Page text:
And if you happen to have competitors who are more efficient than you they can use that as leverage to crush you during periods of rising inflation.
I suppose that if a high margin company was thinking about lowering (real) prices to kill off competition, a great time to do it is when the competition is already suffering.

3funder
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Re: "Warren Buffett explains how to invest in stocks when inflation hits markets"

Post by 3funder » Tue Feb 13, 2018 8:15 am

For the average Boglehead, I imagine the answer is, "Stay the course." For those who invest in individual stocks, I suppose Mr. Buffett's advice is about as good as it gets.

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Re: "Warren Buffett explains how to invest in stocks when inflation hits markets"

Post by Ron Scott » Tue Feb 13, 2018 10:00 am

lazyday wrote:
Tue Feb 13, 2018 5:50 am
I suppose that if a high margin company was thinking about lowering (real) prices to kill off competition, a great time to do it is when the competition is already suffering.
Yes, and there's a corollary.

High margin businesses are provocative. Regardless of inflation, if you have a strong competitor with high margins you might be able to introduce a lesser but still valuable product ('good enough for rock and roll") and take some market share. This was the bain of my existence for 36 years. I'd have the high-priced acknowledged super-product and the competition would sell a cheaper knock-off. Sometimes I'd be forced to lower price for selected customers and sometimes I'd lose some share. I never underestimated customers' willingness to eat yesterday's bread if it would save them a few bucks.

'cest la vie. Living in a highly competitive environment builds character...

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Dale_G
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Re: "Warren Buffett explains how to invest in stocks when inflation hits markets"

Post by Dale_G » Tue Feb 13, 2018 2:11 pm

As an inflation hater, I couldn't resist:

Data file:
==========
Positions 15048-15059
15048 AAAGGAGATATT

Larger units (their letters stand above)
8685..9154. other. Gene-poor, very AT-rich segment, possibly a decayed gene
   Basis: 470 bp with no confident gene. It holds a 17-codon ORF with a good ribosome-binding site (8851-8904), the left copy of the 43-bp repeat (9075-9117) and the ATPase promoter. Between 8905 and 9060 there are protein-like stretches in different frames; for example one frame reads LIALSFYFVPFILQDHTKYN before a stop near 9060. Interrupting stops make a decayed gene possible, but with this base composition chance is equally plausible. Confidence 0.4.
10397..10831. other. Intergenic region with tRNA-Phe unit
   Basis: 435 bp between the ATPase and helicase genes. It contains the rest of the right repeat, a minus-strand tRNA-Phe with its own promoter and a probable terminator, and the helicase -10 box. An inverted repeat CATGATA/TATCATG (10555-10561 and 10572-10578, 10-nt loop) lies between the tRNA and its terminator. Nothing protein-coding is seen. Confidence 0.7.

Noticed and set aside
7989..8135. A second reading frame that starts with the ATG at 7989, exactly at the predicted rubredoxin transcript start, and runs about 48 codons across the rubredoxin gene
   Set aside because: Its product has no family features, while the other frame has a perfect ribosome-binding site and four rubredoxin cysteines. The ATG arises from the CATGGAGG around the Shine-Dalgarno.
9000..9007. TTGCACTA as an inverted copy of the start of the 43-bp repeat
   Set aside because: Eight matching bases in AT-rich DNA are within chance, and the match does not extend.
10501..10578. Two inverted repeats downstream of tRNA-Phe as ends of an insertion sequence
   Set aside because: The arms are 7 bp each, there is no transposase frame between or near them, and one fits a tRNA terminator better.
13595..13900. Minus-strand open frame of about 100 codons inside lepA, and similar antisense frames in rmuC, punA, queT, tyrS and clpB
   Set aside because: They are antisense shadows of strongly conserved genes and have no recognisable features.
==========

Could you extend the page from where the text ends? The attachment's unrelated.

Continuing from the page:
inflation acts as a gigantic corporate consumer tapeworm. That tapeworm preemptively consumes its requisite daily diet of investment dollars regardless of the health of the host organism. Whatever the level of reported profits income (even if nil), more dollars for receivables food, inventory housing and fixed assets transportation are continuously required by the business consumer in order to merely match the unit volume living standard of the previous year. The less prosperous the enterprise consumer, the greater the proportion of available sustenance claimed by the tapeworm.
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not4me
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Re: "Warren Buffett explains how to invest in stocks when inflation hits markets"

Post by not4me » Wed Feb 14, 2018 9:45 am

nisiprius wrote:
Mon Feb 12, 2018 2:56 pm

Finally, the gist of points 5 through 9 might be called "stock-picking/business-picking the Buffett way." But does Buffett recommend that retail investors emulate his strategies? No, he does not. He doesn't even recommend that they buy Berkshire Hathaway stock. He recommends that they buy S&P 500 index funds.
Do you happen to have a reference for him saying 'retail investors' should buy s&p 500 index? I've often seen this attributed to him, but as you say people tend to try & "channel his insights". I've seen him say his recommendation for his wife after he dies is to go into a certain combo & that IF someone buys s&p500 that over the long term they'll be "just fine".

I'll readily admit I might post something like that & not be able to find the reference, so no worries if not readily available. Doesn't mean he didn't say it!

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nisiprius
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Re: "Warren Buffett explains how to invest in stocks when inflation hits markets"

Post by nisiprius » Wed Feb 14, 2018 3:38 pm

Do you happen to have a reference for him saying 'retail investors' should buy s&p 500 index?
2016 shareholder letter
The bottom line: When trillions of dollars are managed by Wall Streeters charging high fees, it will usually be the managers who reap outsized profits, not the clients. Both large and small investors should stick with low-cost index funds.
So that pins down "both large and small." He doesn't actually say "retail investors" but he does say "small investors."

From the same letter,
Over the years, I’ve often been asked for investment advice, and in the process of answering I’ve learned a good deal about human behavior. My regular recommendation has been a low-cost S&P 500 index fund.
So I think that pins down "recommend" and "low-cost S&P 500 index fund."

However, he did not say, in so many words, "I do not recommend that retail investors try to emulate my strategies," nor does he say "I do not recommend that retail investors buy Berkshire Hathaway stock." So perhaps I went beyond what Buffett said.

Where the fun begins is trying to decode what Buffett meant, specifically, by an "S&P 500 index fund." Did he mean "do not invest in international stocks" and "do not invest in small-caps?" I haven't seen anything that would resolve this question.
Annual income twenty pounds, annual expenditure nineteen nineteen and six, result happiness; Annual income twenty pounds, annual expenditure twenty pounds ought and six, result misery.